When Janet Jenkins’ former partner disappeared with their daughter during a lengthy custody battle, Jenkins filed a lawsuit against her and others alleging they had conspired and aided in the international kidnapping. The SPLC joined the case and, with the assistance of co-counsel, successfully fought to have the Liberty Counsel, an anti-LGBT hate group, added to the case as a defendant.
The couple – Jenkins and Lisa Miller – had a daughter, Isabella, in 2002, while they were in a Vermont civil union. The relationship ended, and Miller moved to Virginia with Isabella. Miller sought to dissolve the civil union, and the Vermont court temporarily granted her custody of Isabella and granted Jenkins visitation rights. With the help of Liberty Counsel, Miller resisted Jenkins’ efforts to maintain a relationship with her daughter, repeatedly denying Jenkins court-ordered visitation with Isabella and fighting a multistate custody battle that lasted for years. When it became clear that a Vermont court might transfer custody to Jenkins, Miller fled with Isabella to Nicaragua. Isabella has not been seen or heard from since.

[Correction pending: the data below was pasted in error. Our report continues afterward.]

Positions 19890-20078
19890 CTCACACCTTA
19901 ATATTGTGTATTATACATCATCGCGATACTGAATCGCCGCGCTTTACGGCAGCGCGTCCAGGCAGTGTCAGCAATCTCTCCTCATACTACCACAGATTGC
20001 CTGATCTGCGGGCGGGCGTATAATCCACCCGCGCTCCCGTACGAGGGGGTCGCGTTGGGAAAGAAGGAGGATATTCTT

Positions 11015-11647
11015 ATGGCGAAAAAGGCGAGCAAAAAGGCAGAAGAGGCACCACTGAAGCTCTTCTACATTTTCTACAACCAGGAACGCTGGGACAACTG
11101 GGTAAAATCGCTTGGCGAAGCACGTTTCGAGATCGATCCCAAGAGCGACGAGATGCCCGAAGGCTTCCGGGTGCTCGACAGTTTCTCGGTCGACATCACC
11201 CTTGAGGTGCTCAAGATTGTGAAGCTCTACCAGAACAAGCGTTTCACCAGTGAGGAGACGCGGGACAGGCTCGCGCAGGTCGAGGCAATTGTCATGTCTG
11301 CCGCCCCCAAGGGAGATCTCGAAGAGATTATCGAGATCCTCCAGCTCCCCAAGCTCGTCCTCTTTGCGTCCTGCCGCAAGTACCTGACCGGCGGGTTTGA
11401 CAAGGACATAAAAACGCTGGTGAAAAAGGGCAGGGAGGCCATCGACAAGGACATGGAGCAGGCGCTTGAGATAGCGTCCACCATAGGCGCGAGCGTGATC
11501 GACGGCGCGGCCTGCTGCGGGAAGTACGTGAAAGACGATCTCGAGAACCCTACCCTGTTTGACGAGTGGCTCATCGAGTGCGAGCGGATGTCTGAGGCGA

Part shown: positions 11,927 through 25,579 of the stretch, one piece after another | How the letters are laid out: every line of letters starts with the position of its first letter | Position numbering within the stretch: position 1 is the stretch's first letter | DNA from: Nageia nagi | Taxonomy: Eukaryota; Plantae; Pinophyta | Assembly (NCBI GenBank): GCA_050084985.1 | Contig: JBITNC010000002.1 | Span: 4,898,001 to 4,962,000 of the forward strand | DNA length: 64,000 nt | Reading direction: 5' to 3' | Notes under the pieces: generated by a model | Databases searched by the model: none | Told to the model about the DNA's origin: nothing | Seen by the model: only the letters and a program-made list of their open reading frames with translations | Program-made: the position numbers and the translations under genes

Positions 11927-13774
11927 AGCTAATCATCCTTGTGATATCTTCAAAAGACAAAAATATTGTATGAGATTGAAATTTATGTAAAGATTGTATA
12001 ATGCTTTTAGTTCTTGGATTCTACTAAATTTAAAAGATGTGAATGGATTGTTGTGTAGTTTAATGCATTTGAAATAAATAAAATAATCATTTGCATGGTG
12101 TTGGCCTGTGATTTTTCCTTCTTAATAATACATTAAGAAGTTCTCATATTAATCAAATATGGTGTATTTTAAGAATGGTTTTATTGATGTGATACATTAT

In 2012, after one co-conspirator was convicted, Jenkins filed suit against Miller and others who appeared to have conspired and assisted in the kidnapping. In 2015, the case was put on hold for two years while another co-conspirator was prosecuted. Ultimately, three co-conspirators were convicted.
In 2016, Jenkins, represented by the SPLC, Sarah Star and Langrock Sperry & Wool, LLP, asked the federal court in Vermont to lift the stay and – in light of new evidence presented through the criminal prosecutions – to permit them to name Liberty Counsel, as well as Liberty Counsel lawyers Mathew Staver and Rena Lindevaldsen, as defendants. In 2017, the court granted that request, lifted the stay, and denied defendants’ motions to dismiss the case.
The court’s ruling allows for a full exploration of the roles the Liberty Counsel and its lawyers played in the kidnapping.